Storage Thriving in the Hybrid Cloud

Jim Poole
Storage Thriving in the Hybrid Cloud


Storage in the hybrid cloud is fast becoming a primary tool for the enterprise. The global cloud storage market is expected to grow from $18.87 billion today to $65.41 billion by 2020, spurred by the increasing amount of unstructured data being created in enterprises. These huge data volumes are one reason that Storage-as-a-Service (STaaS), originally conceived as a way to inexpensively enable enterprises to lease storage infrastructure space for secondary storage (i.e., backup) purposes, has branched out to support more primary storage solutions, as well as disaster recovery, data gateways, and data movement and access.

STaaS is not the only cloud-based market that is expanding rapidly: Cloud database and Database-as-a-Service (DBaaS) solutions are projected to grow at a CAGR of more than 67% between 2014 and 2019 to become a $14 billion market. This market is being fueled by many tier 1 cloud and database providers, such as Amazon Web Services (AWS), Microsoft Azure and Oracle Cloud.

Nearly one third of enterprises surveyed by Storage Magazine reported using cloud storage services in the last 12 months, with almost half of them planning more cloud storage deployments in the next 12 months. On average, these companies were storing 32 TB of data in the cloud. The top applications reported for cloud storage were backup, disaster recovery, archiving, collaboration/file sharing and primary storage. But as storage has become more essential to more companies, common worries such as security and cost remain.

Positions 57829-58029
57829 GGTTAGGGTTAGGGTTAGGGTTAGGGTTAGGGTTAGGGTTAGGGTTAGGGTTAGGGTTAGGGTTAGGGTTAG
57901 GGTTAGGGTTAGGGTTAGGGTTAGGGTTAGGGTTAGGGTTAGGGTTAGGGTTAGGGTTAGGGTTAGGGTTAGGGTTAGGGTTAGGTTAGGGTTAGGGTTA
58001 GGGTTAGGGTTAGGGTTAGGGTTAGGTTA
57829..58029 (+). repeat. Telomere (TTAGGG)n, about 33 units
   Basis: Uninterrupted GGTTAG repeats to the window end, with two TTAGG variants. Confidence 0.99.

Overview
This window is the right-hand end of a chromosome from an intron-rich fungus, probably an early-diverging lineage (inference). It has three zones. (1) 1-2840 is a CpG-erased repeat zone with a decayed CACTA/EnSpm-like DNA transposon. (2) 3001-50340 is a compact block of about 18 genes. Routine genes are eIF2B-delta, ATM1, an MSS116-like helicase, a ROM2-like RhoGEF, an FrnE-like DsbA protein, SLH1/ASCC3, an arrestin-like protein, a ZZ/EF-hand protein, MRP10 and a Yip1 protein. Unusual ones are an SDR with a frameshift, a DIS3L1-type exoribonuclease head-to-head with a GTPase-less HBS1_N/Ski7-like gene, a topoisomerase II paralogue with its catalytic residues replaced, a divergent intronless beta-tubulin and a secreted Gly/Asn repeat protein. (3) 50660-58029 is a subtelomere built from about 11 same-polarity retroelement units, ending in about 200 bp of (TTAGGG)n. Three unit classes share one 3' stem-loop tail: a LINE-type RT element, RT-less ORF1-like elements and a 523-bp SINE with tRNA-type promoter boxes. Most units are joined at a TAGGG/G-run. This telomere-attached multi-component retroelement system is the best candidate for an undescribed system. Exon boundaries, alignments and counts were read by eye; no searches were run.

Hybrid Cloud Secures Private Storage

Security topped the list of main concerns around storage services, with cost of capacity and cost of network/transaction fees coming in second and third. But many of these concerns over cloud-based storage and storage application services can be alleviated with hybrid cloud deployments that mix and match the security of private storage with the flexibility and accessibility of public storage. Migrating enterprise storage to a hybrid cloud enables better control over data compliance and sovereignty, while maintaining a choice of cloud services. Hybrid clouds enable enterprises to ease into emerging STaaS and DBaaS solutions with less risk.

Take, for example, the NetApp or EMC hybrid cloud private storage solutions that have been deployed globally in Equinix data centers with Equinix Cloud Exchange. Sensitive storage assets can be kept private, while applications running on public cloud services such as AWS, Azure and SoftLayer can access that data through direct, secure, high-speed interconnection. Cloud services can be switched on and off instantaneously, as needed. Multiple clouds running replicated DBaaS solutions for disaster recovery can continue to securely access private data in the event of a failure. Depending on the business requirements, different workloads can be placed in different clouds: A company can run data analytics on one and a CRM application on another, while simultaneously accessing the same private data store.

In addition, it is easier for enterprises to manage performance and costs if their data is in close proximity to cloud and network services and interconnected via high-speed, low-latency connections. In many cases, migrating to a hybrid cloud mitigates the cost around network transaction fees. There is also a cost savings in not having to purchase additional compute resources to support the growing number of applications that are accessing larger amounts of data. For cost-effective storage of less sensitive data, STaaS solutions would fit right in with a hybrid cloud approach.

If your company is testing the waters with STaaS and DBaaS solutions, look at taking a more risk-free and cost-effective migration path using a hybrid cloud private storage strategy.


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